No small business owner likes to admit that they are considering bankruptcy as an option for a struggling company they’ve built and nurtured. But, the sad fact is that about half of all startups will be closed within five years. Before you file bankruptcy, here are a few questions to ask yourself in hopes of salvaging your business.
Have you cut expenses as much as possible? Draft a cash flow analysis and a new budget based on your current financial situation. Look at office space and utilities to see where you can reduce overhead. Discuss extended terms with your creditors, including landlords, vendors and suppliers – they almost always would prefer to be paid more slowly or at a discount than not at all.
Can you free up fast cash? Do you have slow-to-pay customers dragging you down? Step up your collections efforts. Also, sell off equipment you are not using.
Have you prioritized your debt payments? As much as possible, pay down your highest cost debt first, so you minimize interest expenses. This could create some “preferential payment” issues in a future bankruptcy, but so long as you are making a good faith effort to keep your company afloat, you should have no big problem if you eventually have to file for bankruptcy.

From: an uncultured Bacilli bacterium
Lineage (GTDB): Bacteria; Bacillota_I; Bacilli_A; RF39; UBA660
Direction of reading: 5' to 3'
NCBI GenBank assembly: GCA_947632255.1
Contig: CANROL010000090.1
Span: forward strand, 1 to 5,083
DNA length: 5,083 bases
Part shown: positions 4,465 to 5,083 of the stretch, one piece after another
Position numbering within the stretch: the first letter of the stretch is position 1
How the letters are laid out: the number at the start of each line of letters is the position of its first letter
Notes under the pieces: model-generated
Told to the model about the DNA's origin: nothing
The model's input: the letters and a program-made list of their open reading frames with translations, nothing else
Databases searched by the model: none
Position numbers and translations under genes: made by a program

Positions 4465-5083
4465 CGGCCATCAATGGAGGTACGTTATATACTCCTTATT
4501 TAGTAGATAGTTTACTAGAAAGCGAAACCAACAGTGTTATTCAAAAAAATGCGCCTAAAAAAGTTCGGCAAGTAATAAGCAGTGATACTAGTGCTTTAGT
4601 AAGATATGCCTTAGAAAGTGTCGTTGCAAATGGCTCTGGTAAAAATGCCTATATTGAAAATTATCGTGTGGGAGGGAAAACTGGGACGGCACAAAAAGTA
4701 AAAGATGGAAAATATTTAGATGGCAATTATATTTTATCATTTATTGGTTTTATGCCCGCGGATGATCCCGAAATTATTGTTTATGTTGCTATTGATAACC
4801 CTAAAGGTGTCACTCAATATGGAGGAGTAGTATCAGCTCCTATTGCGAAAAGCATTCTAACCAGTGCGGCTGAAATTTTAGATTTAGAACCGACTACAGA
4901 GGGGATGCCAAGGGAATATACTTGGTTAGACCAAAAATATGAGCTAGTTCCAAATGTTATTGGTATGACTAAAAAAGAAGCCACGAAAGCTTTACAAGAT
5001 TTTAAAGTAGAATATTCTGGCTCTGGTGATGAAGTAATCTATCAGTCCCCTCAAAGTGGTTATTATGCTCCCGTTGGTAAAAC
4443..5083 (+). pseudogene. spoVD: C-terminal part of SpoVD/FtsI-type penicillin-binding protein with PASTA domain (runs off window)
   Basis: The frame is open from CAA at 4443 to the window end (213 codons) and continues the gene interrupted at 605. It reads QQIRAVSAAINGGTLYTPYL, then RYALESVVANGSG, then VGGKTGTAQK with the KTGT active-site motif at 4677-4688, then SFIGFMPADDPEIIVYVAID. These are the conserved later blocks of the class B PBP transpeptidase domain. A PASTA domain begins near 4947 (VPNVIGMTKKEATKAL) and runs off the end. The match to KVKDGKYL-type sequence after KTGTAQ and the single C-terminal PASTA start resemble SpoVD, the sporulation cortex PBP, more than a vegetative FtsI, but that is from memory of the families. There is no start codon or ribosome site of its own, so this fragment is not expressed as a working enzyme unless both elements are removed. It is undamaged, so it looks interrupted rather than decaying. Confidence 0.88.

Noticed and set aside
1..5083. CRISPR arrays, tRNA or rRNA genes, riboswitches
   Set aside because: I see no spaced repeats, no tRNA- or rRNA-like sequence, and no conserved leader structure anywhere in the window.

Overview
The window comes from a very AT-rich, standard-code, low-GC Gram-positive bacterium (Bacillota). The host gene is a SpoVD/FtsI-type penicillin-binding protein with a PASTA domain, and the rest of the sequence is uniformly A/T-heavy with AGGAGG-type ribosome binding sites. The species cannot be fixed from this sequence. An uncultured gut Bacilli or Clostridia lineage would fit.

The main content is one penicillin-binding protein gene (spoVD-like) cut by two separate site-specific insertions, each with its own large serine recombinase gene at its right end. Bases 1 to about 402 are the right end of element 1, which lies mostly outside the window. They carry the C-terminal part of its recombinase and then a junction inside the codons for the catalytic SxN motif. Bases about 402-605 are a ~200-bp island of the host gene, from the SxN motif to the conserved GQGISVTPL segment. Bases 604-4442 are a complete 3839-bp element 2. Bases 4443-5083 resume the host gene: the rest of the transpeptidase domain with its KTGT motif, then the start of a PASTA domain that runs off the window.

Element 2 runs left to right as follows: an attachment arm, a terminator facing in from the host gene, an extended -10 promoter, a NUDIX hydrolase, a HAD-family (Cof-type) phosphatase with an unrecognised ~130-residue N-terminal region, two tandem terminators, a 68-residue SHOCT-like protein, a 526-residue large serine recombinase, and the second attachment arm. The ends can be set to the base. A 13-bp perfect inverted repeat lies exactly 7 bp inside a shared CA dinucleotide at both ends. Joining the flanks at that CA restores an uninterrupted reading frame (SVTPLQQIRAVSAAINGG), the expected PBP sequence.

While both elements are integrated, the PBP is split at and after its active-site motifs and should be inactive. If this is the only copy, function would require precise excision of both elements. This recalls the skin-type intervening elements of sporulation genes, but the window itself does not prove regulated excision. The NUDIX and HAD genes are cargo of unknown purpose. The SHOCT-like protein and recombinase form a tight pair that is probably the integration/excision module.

Can you negotiate with creditors?
Be honest with your creditors about the tough financial situation your business is in. Inquire about a hardship plan or a reduced settlement option.
Can you consolidate your loans?
Try to consolidate several short-term loans into one long-term package to reduce your monthly nut and save on interest charges over the long term.
What if none of the above can keep the business afloat? If you have tried your best and it just does not work, you then have to consider how to best shut down your company. If it is an LLP, LLC or corporation, usually the best thing to do is just shut things down as quickly and reasonably as possible. Because your personal assets are probably not at risk, a bankruptcy is not needed as long as you have kept a clear distinction between personal and business finances and have not secured any of your debts with personal collateral, such as your car or house.
If you’ve been operating as a sole proprietorships or a limited or general partnership, your personal assets are probably at risk when you shut down the business. In this case, it is probably a good idea to considering a Chapter 7 total liquidation bankruptcy, or a Chapter 13 bankruptcy under which you remain in business with a structured repayment plan. If you are merely reorganizing the business debts and not your personal debts, which can be the case in partnerships, you can also consider a Chapter 11 bankruptcy.
Chapter 7 is the more likely option if your income and assets are low or nonexistent and/or your debts are large. Chapter 13 or Chapter 11 may be a better route if your debt is low and your income and assets have higher value, or if the business would be profitable when its debt payments are reduced.
Regardless of which path you decide to take out of your challenging financial situation, seek advice and support from a knowledgeable bankruptcy attorney to ensure you choose the best path.
Photo Credit: Chris Potter